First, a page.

For Blues Obituary we hired an old Hearse, a coffin a vicar’s costume for me and pall-bearer’s clothes for Pete and Ken and asked a friend of ours, a guitarist called ‘Hoss’ from his band ‘Screw’ to lie in the coffin while pictures were taken for the album cover, it was all photographed in Highgate Cemetery in London which is where Karl Marx is buried and a lot of other famous and infamous people!
Thank Christ for the Bomb followed in 1970.
We started walking through the overgrown cemetery looking at all the crypts and I heard everybody’s voice getting fainter as I was walking quite quickly then I heard a very loud clap of thunder although there was no rain so I waited for the rest to catch up! I was living in a downstairs flat in South Kensington, just around the corner from Rory Gallagher, who we used to support when he had his band ‘Taste’ then the Rory Gallagher Band, so it was a good place to write songs and I wrote ‘Thank Christ for the Bomb’ there, although the communal garden wasn’t overgrown! Our Manager, Roy Fisher had suggested the title of the album because John Lennon had just used the name ‘Christ’ and caused an uproar in the press so Roy thought if we couple that with the other great topic; the ‘bomb’ it would get noticed! I thought it was a bad idea at first then I wondered about the ‘sound’ of it and decided it sounded pretty good. My first thought was that in the 1st world war a soldier would be sent home if he was injured so he would be grateful to whatever caused his ‘Blighty one’ as they used to call them, but in the end the Atom Bomb won through!
Ken and I went to the ‘cut’ where the finished album was made into a finished product and Ken said to me “I like it…I think when we got back to my flat we had our dinner while I played the album and I started eating faster as it was playing, to me that’s a good sign, means it’s exciting!!!”
‘SPLIT’ Side 1 is the story of one night after a very hot day when I had a mental ‘aberration’ which actually lasted a few months until I managed to control my thoughts, basically a very long ‘panic attack.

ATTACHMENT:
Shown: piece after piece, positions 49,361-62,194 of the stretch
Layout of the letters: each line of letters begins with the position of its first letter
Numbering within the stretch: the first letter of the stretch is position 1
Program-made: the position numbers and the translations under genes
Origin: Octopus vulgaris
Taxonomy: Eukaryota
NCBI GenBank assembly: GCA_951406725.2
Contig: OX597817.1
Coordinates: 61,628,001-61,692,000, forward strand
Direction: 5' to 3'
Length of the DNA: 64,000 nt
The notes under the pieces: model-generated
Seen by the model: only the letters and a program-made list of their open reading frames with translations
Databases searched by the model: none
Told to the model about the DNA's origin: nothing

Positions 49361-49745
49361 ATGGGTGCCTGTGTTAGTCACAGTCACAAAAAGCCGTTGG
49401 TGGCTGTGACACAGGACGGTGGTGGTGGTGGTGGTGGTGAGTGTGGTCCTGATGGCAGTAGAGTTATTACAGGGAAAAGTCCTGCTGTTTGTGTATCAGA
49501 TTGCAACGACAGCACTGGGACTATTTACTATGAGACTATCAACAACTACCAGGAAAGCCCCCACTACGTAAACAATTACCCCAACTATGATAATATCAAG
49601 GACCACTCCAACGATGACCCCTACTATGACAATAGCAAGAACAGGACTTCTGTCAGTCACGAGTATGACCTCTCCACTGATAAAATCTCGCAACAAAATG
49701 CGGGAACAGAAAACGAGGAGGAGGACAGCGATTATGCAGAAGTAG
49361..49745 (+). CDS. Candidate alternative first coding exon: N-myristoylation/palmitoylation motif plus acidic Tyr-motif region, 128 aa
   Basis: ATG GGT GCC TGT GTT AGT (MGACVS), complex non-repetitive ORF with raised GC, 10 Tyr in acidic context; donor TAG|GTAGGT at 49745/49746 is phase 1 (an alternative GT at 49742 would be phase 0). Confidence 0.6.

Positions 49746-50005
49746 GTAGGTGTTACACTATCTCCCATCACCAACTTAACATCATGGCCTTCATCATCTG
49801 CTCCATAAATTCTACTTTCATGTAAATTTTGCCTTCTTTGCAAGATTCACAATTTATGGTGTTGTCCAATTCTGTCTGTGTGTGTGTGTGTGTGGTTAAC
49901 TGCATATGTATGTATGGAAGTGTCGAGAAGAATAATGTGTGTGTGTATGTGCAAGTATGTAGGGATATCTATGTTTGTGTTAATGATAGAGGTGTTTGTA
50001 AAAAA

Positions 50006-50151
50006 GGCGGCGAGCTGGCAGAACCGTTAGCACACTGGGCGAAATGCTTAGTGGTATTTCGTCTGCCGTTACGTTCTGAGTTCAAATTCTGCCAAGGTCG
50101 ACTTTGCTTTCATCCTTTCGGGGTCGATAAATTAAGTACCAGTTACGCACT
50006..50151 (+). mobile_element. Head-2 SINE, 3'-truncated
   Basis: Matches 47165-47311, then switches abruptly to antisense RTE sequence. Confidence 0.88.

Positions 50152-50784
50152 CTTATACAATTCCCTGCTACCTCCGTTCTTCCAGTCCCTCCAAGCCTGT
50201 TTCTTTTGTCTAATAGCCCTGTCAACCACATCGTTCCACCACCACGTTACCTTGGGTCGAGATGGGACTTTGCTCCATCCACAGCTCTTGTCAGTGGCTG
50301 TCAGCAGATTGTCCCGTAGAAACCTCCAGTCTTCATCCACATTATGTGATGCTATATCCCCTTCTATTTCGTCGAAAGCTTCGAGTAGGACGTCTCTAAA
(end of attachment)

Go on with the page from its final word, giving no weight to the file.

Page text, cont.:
We had a couple of numbers short after we recorded. I remembered a song I’d written in Germany a couple of years before which we’d played ‘live’ many times and we recorded it in one take, that was ‘Cherry Red’ and a John Lee Hooker song ‘Groundhog Blues’ where our engineer, Martin Birch, miked up a large piece of plywood which I tapped with my right shoe which had bottle-tops taped on.
How about your solo albums?
By this time we had a new manager, Pine, who suggested I did a solo album about something I felt very strongly about, Fox and Stag-Hunting which is the past-time of something else I loathe, the English ‘upper-classes’. I had also got interested in synthesizers and their ability to ‘imitate’ sounds like howling dogs, bells etc.
How about festivals?
We played the Isle of Wight festival in 1970 and the Krumlin Festival where the cover of ‘Split’ was photographed. We arrived on a Saturday and one of the organisers told us we were supposed to play the day before (one o the reasons Roy Fisher was sacked later on!!). JoAnn Kelly told us that nobody was going on-stage as there had been so many forged tickets she didn’t think any band was going to get paid. The weather was awful and the stage was empty so we asked if we could play… we played and we had a great time as did the soaked audience! I have so many stories on tour I could write a book. Now that’s a thought!
What currently occupies your life and what are some future plans for you?
We have an unfinished album produced by Jack Endino (Nirvana’s 1st producer) but I had a stroke in June 2008 which affected my speech and singing, so I’m hoping that I will recover my voice soon to finish my vocal tracks soon.
Thank you for your email. Last word is yours.
Thank you for asking me these great questions. I’ve had fun answering them and I thank everybody who enjoys my music. Music is the only way to go!!!
– Klemen Breznikar